“The original planned route of the wall was to cut directly through Sur Bahir, between the separating the Jerusalem municipality area from the West Bank area of the village,” Hamada told Mondoweiss. “But the people didn’t want this, so we protested and protested against the construction of the wall.”

It was only after then US National Security Advisor Condolezza Rice intervened, that Israel changed the route of the wall to be placed further north, effectively annexing the West Bank part of Sur Bahir onto the Israeli-controlled side of the barrier.

Even though the residents “won” their battle to have the route of the wall changed, Hamada says that its construction has still caused irreversible harm to the fabric of the community.

Living in limbo

After the construction of the wall, despite being physically separated from the West Bank and put on the Jerusalem side of the barrier, the areas of Wadi al-Hummus, al-Muntar, and Deir al-Amoud and their residents have not been incorporated within the municipal boundaries.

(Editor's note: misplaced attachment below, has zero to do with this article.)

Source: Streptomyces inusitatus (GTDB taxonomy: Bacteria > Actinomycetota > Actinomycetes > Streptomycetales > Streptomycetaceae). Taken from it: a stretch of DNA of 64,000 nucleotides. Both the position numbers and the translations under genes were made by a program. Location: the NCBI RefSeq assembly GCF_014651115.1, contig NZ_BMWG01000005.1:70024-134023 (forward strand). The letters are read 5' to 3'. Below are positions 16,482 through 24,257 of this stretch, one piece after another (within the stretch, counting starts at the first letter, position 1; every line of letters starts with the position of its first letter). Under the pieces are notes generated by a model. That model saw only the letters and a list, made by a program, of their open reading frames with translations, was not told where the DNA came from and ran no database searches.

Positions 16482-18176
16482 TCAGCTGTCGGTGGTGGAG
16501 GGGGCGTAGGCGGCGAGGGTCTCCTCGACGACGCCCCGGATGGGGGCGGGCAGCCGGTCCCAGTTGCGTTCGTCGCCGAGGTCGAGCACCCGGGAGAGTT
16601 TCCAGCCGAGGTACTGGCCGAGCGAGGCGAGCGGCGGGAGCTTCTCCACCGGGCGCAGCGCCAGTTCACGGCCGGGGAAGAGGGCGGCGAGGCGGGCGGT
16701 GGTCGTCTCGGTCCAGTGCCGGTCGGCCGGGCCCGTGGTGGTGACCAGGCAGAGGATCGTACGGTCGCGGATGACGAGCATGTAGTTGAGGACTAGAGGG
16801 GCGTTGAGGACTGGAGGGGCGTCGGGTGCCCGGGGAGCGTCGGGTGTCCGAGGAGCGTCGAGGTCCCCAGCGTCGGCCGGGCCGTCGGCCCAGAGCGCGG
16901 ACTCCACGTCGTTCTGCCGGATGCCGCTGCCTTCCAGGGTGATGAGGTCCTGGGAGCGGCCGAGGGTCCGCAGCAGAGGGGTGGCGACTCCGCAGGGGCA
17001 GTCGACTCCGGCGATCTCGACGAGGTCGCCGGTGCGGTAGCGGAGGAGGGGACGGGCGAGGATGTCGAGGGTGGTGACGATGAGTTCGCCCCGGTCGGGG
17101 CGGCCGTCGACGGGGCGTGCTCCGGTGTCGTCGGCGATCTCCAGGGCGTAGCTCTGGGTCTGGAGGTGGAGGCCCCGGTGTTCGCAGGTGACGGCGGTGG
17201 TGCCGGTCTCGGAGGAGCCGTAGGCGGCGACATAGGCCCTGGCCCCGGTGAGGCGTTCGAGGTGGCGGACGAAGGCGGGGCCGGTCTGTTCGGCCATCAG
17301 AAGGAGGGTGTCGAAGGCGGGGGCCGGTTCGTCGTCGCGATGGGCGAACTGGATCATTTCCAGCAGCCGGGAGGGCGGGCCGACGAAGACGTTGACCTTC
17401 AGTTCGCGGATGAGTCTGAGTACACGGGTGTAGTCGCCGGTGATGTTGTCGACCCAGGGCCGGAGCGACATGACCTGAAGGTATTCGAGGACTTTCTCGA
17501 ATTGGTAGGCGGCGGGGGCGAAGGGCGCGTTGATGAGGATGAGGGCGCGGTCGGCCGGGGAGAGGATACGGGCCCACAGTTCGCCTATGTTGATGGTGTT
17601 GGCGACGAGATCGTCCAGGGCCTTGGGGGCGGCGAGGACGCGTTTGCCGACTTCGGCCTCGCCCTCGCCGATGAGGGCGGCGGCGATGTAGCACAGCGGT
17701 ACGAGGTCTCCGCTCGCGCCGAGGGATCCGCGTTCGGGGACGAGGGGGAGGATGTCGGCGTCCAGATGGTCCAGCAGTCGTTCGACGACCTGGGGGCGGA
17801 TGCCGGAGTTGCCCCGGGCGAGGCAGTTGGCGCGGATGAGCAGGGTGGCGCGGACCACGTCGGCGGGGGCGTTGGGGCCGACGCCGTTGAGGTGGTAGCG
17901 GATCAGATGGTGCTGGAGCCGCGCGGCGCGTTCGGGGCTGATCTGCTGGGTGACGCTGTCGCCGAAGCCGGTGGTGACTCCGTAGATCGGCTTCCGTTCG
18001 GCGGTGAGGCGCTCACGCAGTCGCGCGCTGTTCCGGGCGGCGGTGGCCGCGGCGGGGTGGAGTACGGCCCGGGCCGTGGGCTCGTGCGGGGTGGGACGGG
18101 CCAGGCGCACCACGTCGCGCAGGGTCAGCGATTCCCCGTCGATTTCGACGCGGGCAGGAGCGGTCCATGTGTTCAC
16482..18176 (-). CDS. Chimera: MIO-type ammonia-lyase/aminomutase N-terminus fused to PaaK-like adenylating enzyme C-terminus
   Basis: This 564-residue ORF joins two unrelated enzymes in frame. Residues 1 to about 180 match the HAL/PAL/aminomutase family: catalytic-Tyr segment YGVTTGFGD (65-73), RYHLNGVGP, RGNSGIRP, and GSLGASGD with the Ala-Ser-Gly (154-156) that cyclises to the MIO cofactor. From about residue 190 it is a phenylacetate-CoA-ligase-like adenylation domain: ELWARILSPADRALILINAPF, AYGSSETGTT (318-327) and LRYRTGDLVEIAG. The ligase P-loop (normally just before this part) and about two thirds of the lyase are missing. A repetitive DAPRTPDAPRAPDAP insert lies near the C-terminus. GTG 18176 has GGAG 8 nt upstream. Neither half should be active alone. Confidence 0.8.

“It’s like we are living in limbo,” Hamada told Mondoweiss. “We are legally under the jurisdiction of the PA, but the Israeli government does not allow the Palestinian to excercise its authority beyond the wall.”

“We are living in Areas A, B, and C, and thus, everything from the permission to build, paving roads, electricity, water, etc. should all be under the responsibility of the PA,” he continued. “But the wall doesn’t allow the Palestinian government to fulfill any of their responsibilities to the people.”

While the Israeli government does not allow the PA to service these areas, the Jerusalem municipality also refuses to provide services because the areas are technically outside the boundaries of the municipality.

With no one one to protect them, residents of Wadi al-Hummus and the other PA-designated areas of Sur Bahir have been subject to widespread attacks from the Israeli government.

According to UN documentation, since 2009, “Israeli authorities have demolished, or forced owners to demolish, 69 structures in Sur Bahir, on the grounds of lack of building permits, of which 46 were inhabited or under-construction homes,” resulting in the displacement of  some 400 Palestinians.

With the issuance of the Israeli military order in 2011, hundreds more homes in Areas A, B, and C, despite already have building permits from the PA, were put under threat of demolition due to their proximity to the wall.

“The buffer zone includes more than 200 buildings, of which about 100 were built after the 2011 military order, according to local sources,” UN OCHA reported.